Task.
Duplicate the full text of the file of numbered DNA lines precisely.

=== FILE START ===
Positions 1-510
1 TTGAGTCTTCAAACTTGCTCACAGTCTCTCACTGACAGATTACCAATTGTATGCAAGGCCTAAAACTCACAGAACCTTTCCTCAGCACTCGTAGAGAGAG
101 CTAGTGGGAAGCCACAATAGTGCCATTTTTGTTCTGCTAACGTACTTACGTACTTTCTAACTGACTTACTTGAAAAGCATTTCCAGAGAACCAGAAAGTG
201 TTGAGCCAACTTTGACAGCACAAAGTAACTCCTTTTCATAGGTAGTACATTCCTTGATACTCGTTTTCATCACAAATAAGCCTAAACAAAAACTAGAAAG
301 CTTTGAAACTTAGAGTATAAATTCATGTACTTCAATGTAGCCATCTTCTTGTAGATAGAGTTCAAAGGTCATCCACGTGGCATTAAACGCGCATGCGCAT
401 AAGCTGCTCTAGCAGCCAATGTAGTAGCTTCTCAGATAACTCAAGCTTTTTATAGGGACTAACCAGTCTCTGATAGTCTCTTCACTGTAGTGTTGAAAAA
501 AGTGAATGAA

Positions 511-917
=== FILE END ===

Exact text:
Positions 1-510
1 TTGAGTCTTCAAACTTGCTCACAGTCTCTCACTGACAGATTACCAATTGTATGCAAGGCCTAAAACTCACAGAACCTTTCCTCAGCACTCGTAGAGAGAG
101 CTAGTGGGAAGCCACAATAGTGCCATTTTTGTTCTGCTAACGTACTTACGTACTTTCTAACTGACTTACTTGAAAAGCATTTCCAGAGAACCAGAAAGTG
201 TTGAGCCAACTTTGACAGCACAAAGTAACTCCTTTTCATAGGTAGTACATTCCTTGATACTCGTTTTCATCACAAATAAGCCTAAACAAAAACTAGAAAG
301 CTTTGAAACTTAGAGTATAAATTCATGTACTTCAATGTAGCCATCTTCTTGTAGATAGAGTTCAAAGGTCATCCACGTGGCATTAAACGCGCATGCGCAT
401 AAGCTGCTCTAGCAGCCAATGTAGTAGCTTCTCAGATAACTCAAGCTTTTTATAGGGACTAACCAGTCTCTGATAGTCTCTTCACTGTAGTGTTGAAAAA
501 AGTGAATGAA

Positions 511-917